Table of Contents
Business entities make the strategic decision to go global, entering international markets, for a number of goal-objectives and reasons. Business internationalization pertains to the expansion of an entity into regional and global markets. Importantly, as Biggs (2013) states, “these different objectives at the time of entry should produce different strategies, performance goals, and even forms of market participation. However, companies often follow a standard market entry and development strategy”. With global markets evolving rapidly, it is quite often that entities struggle in keeping up with regard to set strategies. Accordingly, the international operations of many companies include different country-specific market operations with various objectives (Biggs 2013). A comparative analysis of the approaches utilized in business internationalization provides a good foundational basis of understanding the importance of the organizational process.
The Internationalization of Business
International business is a term that collectively describes various commercial transactions like transportation, investments, governmental and public, and sales, which occur between two or more nations. While it is notable that private entities engage in international business for profit, governments undertake these actions for both political reasons and profit-making. Internationalization is a critical strategic growth phase of any entity aiming to venture into the global market and be a multinational corporation (Conference on Development and Change and Deshpande, 2010). There are numerous foreign market entry strategies, all which imply varying degrees of both commitment and risk from international enterprise engagements (van Tulder, 2015). Foreign market entry is achievable through a number of approaches ranging from the least risk import and export, to the more risky approaches such as Foreign Direct Investment (FDI) and franchising.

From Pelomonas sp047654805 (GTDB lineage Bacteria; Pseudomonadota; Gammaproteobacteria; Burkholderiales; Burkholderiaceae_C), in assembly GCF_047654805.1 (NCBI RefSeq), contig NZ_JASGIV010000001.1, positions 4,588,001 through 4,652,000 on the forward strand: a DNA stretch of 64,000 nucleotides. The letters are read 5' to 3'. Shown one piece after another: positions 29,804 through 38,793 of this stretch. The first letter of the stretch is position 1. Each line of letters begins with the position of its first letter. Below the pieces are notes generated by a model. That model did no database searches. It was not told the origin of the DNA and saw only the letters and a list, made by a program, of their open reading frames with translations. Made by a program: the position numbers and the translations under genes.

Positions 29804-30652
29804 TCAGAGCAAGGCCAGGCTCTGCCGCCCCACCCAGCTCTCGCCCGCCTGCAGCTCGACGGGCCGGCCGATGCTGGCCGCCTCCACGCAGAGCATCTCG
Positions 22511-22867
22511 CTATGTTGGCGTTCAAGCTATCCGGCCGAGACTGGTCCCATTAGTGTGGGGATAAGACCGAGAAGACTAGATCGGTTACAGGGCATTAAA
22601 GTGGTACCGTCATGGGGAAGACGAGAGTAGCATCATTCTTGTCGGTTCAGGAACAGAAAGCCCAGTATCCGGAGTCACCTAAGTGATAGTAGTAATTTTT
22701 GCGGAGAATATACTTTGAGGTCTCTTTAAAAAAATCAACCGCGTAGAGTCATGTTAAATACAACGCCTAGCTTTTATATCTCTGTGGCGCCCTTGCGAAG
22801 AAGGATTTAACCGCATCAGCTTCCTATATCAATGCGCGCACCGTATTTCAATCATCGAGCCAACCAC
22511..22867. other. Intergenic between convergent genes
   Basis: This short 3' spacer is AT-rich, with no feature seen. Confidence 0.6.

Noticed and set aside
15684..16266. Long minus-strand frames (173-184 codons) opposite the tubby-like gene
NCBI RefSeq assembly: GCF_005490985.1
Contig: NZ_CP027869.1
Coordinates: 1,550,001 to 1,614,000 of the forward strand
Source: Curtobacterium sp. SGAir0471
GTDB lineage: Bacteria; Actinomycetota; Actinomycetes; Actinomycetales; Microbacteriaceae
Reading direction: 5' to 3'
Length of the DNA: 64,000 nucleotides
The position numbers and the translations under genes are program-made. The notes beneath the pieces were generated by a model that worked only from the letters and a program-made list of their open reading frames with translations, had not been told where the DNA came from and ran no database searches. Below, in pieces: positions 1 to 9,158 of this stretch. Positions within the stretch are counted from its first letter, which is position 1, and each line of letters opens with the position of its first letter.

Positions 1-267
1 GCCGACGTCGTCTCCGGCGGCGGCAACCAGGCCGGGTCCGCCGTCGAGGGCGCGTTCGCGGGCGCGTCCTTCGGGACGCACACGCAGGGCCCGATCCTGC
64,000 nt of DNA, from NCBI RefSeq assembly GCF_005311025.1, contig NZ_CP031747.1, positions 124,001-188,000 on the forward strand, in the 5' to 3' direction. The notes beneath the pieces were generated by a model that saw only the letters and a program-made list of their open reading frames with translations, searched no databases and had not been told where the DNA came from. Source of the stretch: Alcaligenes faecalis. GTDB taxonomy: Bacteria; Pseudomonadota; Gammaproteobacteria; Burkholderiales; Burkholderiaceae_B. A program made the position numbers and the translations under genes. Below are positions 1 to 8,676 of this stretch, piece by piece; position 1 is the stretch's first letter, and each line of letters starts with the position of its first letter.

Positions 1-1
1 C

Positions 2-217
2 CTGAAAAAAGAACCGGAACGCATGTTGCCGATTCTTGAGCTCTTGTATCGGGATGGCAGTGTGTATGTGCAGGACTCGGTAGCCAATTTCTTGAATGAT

There are a number of modes through which businesses may internationalize in the contemporary era. For example, an entity may engage in: export and import, transportation and tourism, franchising and licensing, and management contract (as an alternative to FDI). Towards the end the twentieth century, many barriers to international trade were broken encouraging firms to explore global strategies thereby gaining a competitive advantage. However, industries do not benefit from globalization in the same way similarly to nations (Twarowska and Magdalena, 2013). Thus, to ensure successful global market penetration, it is important that managers have a strategy and understand the dynamic nature of prevailing global industries and dynamism of prevailing competition therein (van Tulder, 2015). These aspects inform on, and influence the different choices/approaches of enterprise internationalization.